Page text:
Costochondritis is inflammation of a rib or the cartilage that connects a rib to your breastbone (sternum). It causes soreness, and may cause chest pain that can be sharp or aching or feel like pressure. The pain may get worse with deep breathing, movement, or exercise. In some cases, the pain is mistaken for a heart attack. But the condition is not serious. Read on to learn more about the condition and how it can be treated.
What causes costochondritis?
The cause is not fully known. It may happen after a chest injury, chest infection, or bout of coughing. Some physical activities may lead to costochondritis. Large-breasted women may be more likely to have the condition. Often, the cause is unknown.
There is no test for costochondritis. The condition is diagnosed by the symptoms you have. Your healthcare provider will give you a physical exam. He or she will ask you about your symptoms and examine your chest for pain. In some cases, tests are done to rule out more serious problems. These tests may include tests such as chest X-ray, CT scan, or an ECG.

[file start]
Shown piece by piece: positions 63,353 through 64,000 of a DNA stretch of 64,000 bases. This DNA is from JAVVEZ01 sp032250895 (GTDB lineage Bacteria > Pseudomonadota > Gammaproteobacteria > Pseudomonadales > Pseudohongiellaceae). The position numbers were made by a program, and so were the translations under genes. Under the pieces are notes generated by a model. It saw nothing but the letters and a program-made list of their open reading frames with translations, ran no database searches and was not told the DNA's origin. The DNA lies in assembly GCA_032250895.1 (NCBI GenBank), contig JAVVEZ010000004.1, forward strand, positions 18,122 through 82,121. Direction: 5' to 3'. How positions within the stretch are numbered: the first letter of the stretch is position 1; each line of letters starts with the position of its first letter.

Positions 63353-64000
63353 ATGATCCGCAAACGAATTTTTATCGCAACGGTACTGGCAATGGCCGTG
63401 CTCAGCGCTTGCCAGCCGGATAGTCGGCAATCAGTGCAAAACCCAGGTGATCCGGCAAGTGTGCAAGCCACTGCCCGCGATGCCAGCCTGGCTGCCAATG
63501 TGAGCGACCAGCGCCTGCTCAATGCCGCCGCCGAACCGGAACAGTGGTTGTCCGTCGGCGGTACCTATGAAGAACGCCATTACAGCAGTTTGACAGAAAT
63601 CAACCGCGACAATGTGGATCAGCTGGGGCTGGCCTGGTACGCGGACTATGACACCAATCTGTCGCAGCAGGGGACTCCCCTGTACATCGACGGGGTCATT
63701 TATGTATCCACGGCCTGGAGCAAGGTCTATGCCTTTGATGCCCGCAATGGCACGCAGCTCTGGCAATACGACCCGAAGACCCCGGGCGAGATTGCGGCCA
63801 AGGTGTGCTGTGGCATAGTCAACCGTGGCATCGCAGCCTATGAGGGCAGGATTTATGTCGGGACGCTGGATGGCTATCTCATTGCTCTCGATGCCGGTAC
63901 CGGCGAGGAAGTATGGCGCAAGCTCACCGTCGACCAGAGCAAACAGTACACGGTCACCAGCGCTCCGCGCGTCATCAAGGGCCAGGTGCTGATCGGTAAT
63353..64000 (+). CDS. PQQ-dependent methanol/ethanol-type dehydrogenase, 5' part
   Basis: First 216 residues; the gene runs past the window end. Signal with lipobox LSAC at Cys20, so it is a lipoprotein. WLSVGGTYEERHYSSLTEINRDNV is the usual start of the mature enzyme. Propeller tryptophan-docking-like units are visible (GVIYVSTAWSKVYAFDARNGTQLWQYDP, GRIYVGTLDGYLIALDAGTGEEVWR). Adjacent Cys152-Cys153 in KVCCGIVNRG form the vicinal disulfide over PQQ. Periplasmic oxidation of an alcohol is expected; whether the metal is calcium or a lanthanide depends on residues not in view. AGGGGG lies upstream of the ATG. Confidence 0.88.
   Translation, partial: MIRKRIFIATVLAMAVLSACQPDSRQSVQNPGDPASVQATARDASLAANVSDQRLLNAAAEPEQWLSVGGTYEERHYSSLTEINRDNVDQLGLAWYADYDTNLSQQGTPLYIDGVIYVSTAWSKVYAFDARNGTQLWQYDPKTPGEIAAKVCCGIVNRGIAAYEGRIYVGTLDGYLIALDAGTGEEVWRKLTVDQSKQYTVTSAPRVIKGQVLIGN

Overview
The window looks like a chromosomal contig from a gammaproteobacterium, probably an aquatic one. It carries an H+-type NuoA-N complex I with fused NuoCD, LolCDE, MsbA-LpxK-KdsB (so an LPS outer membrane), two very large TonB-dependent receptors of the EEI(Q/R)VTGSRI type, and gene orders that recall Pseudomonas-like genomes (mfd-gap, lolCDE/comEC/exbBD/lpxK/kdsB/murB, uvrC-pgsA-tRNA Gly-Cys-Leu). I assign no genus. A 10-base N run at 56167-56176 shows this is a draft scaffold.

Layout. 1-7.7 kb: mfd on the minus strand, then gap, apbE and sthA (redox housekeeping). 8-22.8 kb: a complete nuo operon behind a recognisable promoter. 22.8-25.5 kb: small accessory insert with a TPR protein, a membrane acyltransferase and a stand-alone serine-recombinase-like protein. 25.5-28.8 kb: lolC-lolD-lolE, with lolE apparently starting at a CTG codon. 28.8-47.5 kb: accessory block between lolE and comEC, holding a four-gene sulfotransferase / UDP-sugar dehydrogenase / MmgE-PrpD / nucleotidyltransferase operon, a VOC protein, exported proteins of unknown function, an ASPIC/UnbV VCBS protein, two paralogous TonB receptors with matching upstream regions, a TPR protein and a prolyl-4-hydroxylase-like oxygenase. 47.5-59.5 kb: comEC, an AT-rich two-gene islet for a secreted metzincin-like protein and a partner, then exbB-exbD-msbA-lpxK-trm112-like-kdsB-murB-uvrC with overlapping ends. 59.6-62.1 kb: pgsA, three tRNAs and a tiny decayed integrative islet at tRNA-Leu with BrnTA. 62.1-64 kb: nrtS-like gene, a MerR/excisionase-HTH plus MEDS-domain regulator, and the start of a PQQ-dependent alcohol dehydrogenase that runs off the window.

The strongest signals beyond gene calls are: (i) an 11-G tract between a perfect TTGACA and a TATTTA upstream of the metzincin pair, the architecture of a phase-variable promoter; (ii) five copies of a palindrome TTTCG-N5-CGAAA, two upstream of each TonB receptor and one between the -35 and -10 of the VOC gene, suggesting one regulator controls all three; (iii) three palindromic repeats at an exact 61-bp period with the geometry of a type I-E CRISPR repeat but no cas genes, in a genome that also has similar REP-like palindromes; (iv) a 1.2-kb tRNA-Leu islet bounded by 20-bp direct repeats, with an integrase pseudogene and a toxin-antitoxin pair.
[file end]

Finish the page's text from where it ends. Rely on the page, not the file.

If a cause is found, treatment for that will likely relieve the problem. Costochondritis often goes away on its own. The course of the condition varies from person to person. It usually lasts from weeks to months. In some cases, mild symptoms continue for months to years. To ease symptoms:
Take medicine as directed. These relieve pain and swelling. Ibuprofen or other NSAIDs are often advised. In some cases, you may be given prescription medicine, such as muscle relaxants.
Don't do activities that put stress on your chest or spine.
Apply a heating pad (set to warm, not high heat) to your breastbone several times a day.
Do stretching exercises as directed.
When to call the healthcare provider
Call the healthcare provider right away if you have any of these:
Pain that is not relieved by medicine
Shortness of breath
Lightheadedness, dizziness, or fainting
Feeling of irregular heartbeat or fast pulse
Anyone with chest pain should see a healthcare provider, especially older adults and people at risk for heart disease.